Monday, July 16, 2007

So Many Lessons...

In my last post I had a list of things I was going to try to notice or play with at the Guilford show, and see what happened. And then I left you hanging! It has taken me a few days to recover from the show, and to get back in the groove again. But now it is time to report....

1. Mixing it up was a good idea. I had initially set up with my vessels in the front of the booth, and the jewelry on the back table. Cranes were in between. The displays were nice enough, but there was the risk that people may have been missing the jewelry all together as they wandered past my booth. So on Friday morning I shifted things around. I organized by color, and displayed jewelry and vessels together.

I don't know if it had anything to do with the change directly, but my sales the last two days were better than the first. The vessels got people to stop and look at my work. But the jewelry was what they were more likely to buy. Making sure that they saw some of the jewelry up front made it more likely they would come into the booth to see what else I had. And I think the mixed up displays were visually more interesting.

2. Wear your work, if you can. I had a few artists stop by my booth one morning because they saw my earrings and where curious to see more of my work. I sold two necklaces right off my daughter's neck! It is one thing to see the work displayed in a case, on a table, or a bust. It is another to see what it is like on a person. Be a walking advertisement for your work, if possible.

3. If someone seems to be interested in your work, be sure to share something about your work that may not be obvious but will often be critical to people buying the work. We have been trained from the time we were little to not touch. In general this is probably a good idea, but we often need to touch things before we will buy them. And there are somethings we cannot know just from looking.

Half my sales this weekend were with the new work. I think in part it was because when someone was seriously looking at the work I would hand them a pair of the earrings to hold. I wanted them to know how lightweight they were. You could see the surprise on their face. Any concerns about a piece being too big.....thus too heavy, were eliminated. Now they were deciding what to try on.

When people were looking at the cranes I might mention how I had some cranes packaged two together, and how this was because the cranes were a symbol of fidelity. I would add what great gifts they made for anniversaries, showers, etc. That the single cranes were terrific teacher or hostess gifts. You could often see the gears begin to turn as they mentally reviewed who they might need to buy such a gift, and they began moving boxes looking for just the right crane.

4. The other thing that has helped sales of the cranes is packaging. The clear cube boxes offer a terrific presentation of the crane, and they also allow them to be easily wrapped. The insert which tells about the symbolism of the cranes means that the giver can be assured that the recipient knows the story behind the crane. This is often part of the reason a purchase is made. Make it easy for the buyer. Easier to decide. Easier to give as a gift. Easier to explain.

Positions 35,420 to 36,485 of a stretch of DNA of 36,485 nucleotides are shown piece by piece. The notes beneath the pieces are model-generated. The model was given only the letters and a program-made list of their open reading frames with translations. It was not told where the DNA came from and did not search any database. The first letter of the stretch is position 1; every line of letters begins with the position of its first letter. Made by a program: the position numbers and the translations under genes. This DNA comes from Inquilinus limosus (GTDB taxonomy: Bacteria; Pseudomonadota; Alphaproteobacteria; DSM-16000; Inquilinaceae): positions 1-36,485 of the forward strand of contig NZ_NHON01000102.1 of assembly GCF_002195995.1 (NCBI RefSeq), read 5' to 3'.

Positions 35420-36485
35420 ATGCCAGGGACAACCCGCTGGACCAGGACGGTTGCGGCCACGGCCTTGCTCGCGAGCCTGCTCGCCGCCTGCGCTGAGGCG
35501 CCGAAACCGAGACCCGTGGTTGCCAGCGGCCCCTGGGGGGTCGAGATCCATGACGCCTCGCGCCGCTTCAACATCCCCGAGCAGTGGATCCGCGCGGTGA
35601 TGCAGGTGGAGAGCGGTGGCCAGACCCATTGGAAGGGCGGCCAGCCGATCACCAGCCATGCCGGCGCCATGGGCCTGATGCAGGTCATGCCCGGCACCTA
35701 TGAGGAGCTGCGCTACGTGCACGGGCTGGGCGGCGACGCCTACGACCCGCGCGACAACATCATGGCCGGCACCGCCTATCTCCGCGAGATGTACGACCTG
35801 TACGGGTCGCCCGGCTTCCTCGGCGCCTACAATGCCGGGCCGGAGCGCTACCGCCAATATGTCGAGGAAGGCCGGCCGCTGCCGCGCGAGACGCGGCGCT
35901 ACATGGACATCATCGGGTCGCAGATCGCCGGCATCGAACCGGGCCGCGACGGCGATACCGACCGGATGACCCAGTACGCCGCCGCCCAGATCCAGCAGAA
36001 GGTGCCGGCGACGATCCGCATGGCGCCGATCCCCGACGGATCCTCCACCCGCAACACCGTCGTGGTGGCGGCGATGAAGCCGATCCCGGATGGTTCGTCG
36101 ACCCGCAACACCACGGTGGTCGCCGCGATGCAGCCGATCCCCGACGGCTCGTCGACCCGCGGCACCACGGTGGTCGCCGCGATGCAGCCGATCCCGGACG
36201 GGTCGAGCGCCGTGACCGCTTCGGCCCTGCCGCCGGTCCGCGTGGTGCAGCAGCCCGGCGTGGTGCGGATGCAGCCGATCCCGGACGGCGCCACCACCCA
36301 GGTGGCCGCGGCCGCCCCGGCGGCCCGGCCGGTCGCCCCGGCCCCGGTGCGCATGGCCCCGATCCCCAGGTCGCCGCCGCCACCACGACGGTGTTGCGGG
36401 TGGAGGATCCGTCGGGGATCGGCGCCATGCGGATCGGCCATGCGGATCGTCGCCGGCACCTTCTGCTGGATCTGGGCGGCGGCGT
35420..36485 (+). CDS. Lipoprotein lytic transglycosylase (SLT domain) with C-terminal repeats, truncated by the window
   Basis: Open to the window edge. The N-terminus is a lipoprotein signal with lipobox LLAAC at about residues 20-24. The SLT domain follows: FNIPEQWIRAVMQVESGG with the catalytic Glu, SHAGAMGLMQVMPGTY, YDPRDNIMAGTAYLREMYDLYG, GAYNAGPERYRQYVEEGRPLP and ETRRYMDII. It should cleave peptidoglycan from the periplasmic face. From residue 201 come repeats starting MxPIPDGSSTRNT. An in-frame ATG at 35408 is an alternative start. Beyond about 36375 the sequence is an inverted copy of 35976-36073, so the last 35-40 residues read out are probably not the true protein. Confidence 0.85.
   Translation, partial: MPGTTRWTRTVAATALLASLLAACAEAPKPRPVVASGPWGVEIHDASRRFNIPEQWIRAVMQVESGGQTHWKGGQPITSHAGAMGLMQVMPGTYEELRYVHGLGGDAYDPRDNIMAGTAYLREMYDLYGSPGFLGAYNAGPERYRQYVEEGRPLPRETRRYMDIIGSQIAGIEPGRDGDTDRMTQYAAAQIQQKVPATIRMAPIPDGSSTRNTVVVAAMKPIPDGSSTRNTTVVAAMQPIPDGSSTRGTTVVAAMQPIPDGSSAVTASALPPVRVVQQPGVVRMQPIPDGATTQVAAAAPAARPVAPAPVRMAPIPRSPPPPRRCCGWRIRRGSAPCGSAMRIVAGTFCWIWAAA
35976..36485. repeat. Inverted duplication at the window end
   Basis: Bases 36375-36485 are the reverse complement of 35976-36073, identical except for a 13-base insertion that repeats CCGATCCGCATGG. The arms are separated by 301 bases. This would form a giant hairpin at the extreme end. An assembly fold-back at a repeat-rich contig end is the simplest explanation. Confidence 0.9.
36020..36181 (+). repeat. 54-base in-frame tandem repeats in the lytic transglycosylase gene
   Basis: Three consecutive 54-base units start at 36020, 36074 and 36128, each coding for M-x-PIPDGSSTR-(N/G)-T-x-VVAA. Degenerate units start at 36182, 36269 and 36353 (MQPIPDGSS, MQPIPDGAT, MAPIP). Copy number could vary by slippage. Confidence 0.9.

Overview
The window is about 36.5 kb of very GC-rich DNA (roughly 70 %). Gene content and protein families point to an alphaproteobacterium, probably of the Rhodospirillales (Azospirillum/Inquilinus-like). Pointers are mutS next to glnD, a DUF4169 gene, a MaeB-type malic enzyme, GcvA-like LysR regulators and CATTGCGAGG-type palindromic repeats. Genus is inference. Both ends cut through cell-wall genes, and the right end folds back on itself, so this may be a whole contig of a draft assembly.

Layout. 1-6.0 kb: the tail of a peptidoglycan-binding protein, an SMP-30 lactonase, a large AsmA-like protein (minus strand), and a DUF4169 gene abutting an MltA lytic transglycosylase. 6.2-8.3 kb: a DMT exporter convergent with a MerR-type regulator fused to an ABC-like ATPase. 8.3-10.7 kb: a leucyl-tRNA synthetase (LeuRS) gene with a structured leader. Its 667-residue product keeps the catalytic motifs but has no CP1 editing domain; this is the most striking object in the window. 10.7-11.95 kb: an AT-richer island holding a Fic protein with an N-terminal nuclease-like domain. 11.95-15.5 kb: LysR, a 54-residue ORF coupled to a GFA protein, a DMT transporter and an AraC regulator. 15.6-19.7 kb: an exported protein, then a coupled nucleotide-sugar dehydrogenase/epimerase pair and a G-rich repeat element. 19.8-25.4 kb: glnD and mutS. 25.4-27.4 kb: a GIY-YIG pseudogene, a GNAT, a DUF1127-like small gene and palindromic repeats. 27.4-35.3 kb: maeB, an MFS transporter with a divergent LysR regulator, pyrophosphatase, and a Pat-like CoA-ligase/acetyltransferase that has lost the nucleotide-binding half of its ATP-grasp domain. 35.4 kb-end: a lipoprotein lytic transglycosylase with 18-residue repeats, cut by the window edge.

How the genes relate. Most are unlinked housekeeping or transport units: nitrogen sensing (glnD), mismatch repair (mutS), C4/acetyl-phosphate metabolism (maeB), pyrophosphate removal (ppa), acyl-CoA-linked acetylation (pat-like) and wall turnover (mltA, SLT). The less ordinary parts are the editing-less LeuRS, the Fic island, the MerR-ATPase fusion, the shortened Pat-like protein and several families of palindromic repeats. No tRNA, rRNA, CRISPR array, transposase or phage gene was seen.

5. What color someone is wearing is a good clue. It doesn't always apply, but nearly always. Even with the vessels, the color they were drawn to was often complimentary to the one they were wearing. This is also why I like to group my work by color. Making a transistion from one color to the next. I mix it up a bit, but in general it makes it easier for people to find the work that would most appeal to them when it is group by color.

6. Be flexible. Be willing to take the extra little step to help someone out to make the sale. I had someone try on several pieces of jewelry, and then purchase a pendant and a pair of earrings. The pod on the pendant was sewn together with red seed beads. On the earrings, they were coppery. She wanted the red beads for the earrings as well. Not a problem. I assured her I could make her a pair with the red beads, and ship those out to her. She wanted them in time for her son's wedding in two weeks. No problem. They would move to the top of the list. Today I made up those pods, and tomorrow I will create the hoops, and get them packaged and mailed. In the meantime, the original pair of earrings sold to a later customer at the show. By offering to make the new pair for the first customer, I was able to sell the pair on display to someone else.

Similarly, I made a new crane to go with one from a pair at the show. And I will convert them to hanging cranes. A necklace will be shortened for someone else. Small things that make the purchaser feel more satisfied with their purchase, and more willing to recommend your work to someone else. Know that you can say no, and sometimes it is the right thing to do. But be willing to make those little accomodations to help complete the sale.

All in all, it was a great show. My sales increased significantly from last year, when I could not have my jewelry there. My daughter had a great time. I met some terrific artists. And I learned a lot. The market continues to be tough. But there are plenty of opportunities to refine your work, and your sales process. There are few laboratories better than a show to work on those things. And maybe, just maybe, going into the show with goals beyond sales will create more opportunities for success.

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